Today marks the 69th Anniversary of the start to the Warsaw Uprising. On August 1, 1944 elements of the Polish Underground (mainly Armia Krajowa [National Army] supported by several other organizations) begun seizing the capital city in order to have it liberated ahead of the Soviet’s arrival. It seemed necessary to secure the reinstitution of the pre-war government without interference from the Kremlin.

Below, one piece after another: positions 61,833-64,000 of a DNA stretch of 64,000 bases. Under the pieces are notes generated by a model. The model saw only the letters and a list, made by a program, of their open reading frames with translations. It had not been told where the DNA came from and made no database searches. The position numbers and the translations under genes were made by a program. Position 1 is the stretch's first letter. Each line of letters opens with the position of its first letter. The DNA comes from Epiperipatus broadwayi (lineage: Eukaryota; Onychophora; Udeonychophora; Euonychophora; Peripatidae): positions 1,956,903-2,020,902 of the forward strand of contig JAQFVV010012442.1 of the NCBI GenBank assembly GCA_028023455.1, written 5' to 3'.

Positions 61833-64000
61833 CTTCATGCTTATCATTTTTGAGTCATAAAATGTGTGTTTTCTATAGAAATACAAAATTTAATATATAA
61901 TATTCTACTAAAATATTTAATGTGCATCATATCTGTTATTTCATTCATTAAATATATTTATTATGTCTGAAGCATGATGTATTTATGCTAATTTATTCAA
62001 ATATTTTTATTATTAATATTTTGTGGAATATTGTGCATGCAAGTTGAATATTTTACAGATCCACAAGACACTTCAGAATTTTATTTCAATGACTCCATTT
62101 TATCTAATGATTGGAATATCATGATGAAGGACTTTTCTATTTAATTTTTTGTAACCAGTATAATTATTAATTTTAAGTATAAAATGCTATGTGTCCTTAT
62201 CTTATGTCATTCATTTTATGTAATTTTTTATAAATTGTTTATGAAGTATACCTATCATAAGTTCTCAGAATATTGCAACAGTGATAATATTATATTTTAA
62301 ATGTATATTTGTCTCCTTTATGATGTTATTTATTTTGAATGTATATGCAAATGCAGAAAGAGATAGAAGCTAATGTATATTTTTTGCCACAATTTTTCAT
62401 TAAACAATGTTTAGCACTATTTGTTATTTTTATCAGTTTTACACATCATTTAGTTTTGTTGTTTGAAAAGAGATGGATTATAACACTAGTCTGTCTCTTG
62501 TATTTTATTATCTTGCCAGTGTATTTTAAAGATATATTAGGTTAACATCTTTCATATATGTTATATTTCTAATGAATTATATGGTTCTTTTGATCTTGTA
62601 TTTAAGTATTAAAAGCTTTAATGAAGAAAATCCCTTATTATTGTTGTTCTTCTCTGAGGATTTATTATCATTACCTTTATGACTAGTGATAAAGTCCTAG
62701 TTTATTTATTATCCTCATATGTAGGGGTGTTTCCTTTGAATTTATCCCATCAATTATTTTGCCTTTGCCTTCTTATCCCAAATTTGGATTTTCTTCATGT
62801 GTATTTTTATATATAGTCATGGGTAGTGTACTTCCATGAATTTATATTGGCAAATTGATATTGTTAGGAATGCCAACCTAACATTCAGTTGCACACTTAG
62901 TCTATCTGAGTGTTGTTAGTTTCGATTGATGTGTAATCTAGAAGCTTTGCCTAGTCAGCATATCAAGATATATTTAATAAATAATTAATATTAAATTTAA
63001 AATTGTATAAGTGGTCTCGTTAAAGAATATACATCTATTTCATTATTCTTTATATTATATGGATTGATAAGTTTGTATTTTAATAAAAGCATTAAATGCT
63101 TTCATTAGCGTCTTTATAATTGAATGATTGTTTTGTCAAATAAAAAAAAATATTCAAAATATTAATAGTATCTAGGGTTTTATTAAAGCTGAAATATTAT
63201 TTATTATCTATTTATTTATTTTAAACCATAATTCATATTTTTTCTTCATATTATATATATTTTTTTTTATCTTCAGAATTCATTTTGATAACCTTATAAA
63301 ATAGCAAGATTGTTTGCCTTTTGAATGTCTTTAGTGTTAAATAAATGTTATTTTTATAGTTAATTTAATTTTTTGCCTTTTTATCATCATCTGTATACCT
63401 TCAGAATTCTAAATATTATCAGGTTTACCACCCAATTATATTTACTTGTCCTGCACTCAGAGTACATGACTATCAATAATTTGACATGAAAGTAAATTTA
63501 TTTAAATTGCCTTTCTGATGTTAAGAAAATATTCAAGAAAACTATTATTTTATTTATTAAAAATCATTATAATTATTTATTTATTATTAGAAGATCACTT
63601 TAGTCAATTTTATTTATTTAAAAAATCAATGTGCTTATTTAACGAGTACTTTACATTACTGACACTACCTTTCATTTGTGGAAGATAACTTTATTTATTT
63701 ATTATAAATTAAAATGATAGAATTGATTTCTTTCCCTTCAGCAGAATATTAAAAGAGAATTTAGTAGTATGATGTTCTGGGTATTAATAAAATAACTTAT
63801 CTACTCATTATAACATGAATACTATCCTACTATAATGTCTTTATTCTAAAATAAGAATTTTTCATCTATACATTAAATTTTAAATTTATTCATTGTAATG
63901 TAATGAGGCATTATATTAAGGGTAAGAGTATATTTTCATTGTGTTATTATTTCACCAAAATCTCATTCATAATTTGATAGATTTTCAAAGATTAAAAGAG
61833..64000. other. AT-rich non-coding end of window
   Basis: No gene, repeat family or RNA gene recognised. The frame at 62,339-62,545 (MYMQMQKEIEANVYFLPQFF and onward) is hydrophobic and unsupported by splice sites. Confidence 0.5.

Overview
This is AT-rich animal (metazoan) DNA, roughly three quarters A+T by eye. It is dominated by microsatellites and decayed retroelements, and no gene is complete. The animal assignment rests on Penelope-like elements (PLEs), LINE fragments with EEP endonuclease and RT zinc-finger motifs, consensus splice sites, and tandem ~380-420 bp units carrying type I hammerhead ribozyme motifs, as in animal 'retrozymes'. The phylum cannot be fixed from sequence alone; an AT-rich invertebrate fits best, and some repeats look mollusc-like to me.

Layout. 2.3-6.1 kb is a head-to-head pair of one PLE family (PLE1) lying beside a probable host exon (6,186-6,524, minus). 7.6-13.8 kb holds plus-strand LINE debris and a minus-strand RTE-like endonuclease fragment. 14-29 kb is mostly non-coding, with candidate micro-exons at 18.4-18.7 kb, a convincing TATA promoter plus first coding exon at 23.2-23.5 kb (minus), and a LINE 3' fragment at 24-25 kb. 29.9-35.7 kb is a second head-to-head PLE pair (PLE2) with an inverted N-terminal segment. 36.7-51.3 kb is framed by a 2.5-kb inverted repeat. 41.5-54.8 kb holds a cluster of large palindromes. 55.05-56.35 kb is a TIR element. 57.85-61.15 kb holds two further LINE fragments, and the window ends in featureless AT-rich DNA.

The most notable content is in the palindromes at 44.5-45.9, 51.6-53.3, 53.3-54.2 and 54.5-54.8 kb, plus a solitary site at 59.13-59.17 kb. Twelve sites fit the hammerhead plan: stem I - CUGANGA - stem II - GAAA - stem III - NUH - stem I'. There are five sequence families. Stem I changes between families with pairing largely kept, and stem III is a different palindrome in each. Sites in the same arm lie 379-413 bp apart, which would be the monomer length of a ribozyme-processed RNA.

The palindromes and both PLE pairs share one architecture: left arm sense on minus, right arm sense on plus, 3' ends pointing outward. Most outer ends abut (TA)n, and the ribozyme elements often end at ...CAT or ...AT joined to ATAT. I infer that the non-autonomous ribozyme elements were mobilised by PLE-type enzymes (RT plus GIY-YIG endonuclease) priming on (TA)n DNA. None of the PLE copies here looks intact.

At 17:00 (“W” hour) on August 1 some 50 thousand soldiers from various divisions of the Polish Underground attacked key locations along the city defended by some 16 thousand German soldiers. The Germans quickly gave in and majority of Warsaw’s west bank was soon liberated. During the next weeks Germans counter-attacked with Panzer Divisions and Infantry. Bit by bit they managed to retake some parts of the city. In the beginning of September elements of the Soviet 1st Belorussian Front entered the city and by September 14 liberated the entire east bank of the Wisła river. This is where the Soviet attack stopped. Despite a series of trials to break through to the surrounded members of the resistance, by elements of the 1st Polish Army (under Soviet command), all have failed due to the lack of support from the main Soviet forces. Stalin cunningly used the Germans to eliminate the possible opposition to introducing communism in post-war Poland. Allied air-power tried to support the surrounded Polish forces with equipment drops, but these often landed in German held territory. Warsaw suffered dearly for this uprising, by Hitler’s personal order no stone should have been left unturned, and the German Army delivered. On the night of October 2 the surrender of the remaining Polish forces was signed. Some 15 thousand Polish soldiers were taken to POW camps and further 3 thousand managed to flee the city under cover of the civilian columns of refugees forced by the Germans to abandon the ravaged city.